Nowadays, I'm noticing that what's legal is not necessarily what's right. The Koran burning by Pastor Terry Jones is legal as is the newest Broadway show of the ultra vulgar "The Book of Mormon." But what's right about trashing social tranquility?

Self-regulation existed before authoritarian rule. Most worrisome is that separating these values doesn't protect children. In New York, a sixth-grader is charged with a hate crime for trying to take a head scarf off a Muslim classmate during recess. This is criminalizing child behavior rather than correcting self-behavior.

An Alta High School student is facing a similar charge for donning a pillow case during a pep rally that resembled a Wisconsin union protest. These riotous events were legal but divisive. So were they the right thing to do? Meanwhile, teachers are enveloping themselves in shaving cream, sitting on school rooftops and eating worms to reward student reading achievements.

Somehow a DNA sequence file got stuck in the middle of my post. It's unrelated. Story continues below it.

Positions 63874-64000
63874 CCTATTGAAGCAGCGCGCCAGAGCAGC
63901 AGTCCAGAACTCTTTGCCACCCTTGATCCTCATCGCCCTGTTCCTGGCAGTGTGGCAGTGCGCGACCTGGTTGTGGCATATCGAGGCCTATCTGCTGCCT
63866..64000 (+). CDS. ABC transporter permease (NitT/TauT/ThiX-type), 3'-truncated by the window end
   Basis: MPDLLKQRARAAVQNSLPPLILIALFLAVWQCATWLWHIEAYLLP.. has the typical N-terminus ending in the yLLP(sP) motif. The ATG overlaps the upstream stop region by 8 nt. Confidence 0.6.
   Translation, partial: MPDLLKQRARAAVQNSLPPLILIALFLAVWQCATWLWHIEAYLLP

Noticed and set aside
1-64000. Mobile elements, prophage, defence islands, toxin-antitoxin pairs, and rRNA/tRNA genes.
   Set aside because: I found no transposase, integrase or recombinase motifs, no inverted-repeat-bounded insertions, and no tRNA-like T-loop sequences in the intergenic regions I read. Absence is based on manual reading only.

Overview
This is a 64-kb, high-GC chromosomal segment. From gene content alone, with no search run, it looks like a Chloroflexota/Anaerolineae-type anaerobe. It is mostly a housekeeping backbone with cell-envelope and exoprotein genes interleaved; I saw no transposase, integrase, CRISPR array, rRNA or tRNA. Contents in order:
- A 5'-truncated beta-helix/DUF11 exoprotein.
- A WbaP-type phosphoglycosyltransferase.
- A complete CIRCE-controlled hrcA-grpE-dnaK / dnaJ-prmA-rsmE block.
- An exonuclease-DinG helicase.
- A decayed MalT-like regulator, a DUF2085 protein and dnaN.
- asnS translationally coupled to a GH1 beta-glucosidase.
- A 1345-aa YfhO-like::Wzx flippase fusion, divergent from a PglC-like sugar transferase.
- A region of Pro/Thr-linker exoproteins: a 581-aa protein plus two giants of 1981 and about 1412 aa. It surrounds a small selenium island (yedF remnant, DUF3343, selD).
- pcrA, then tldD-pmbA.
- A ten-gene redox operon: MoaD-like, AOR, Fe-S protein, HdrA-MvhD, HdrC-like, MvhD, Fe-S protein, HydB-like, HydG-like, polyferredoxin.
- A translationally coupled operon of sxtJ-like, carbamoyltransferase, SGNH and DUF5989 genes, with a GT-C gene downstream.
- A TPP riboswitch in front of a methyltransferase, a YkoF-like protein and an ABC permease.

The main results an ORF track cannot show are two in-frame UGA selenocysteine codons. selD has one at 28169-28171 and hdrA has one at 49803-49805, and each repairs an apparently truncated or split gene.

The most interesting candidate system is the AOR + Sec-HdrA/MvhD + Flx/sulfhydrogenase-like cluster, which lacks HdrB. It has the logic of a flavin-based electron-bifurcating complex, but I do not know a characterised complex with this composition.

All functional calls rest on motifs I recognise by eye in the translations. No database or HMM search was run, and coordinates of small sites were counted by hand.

All is legal, but is it right? As adults we should remember that we have fully formed brains; kids do not. So with a mandate to help our children achieve responsible and peaceful maturity, where do we fit on a scale that measures being legal versus doing what's right?

Carolyn Palmer

Stansbury Park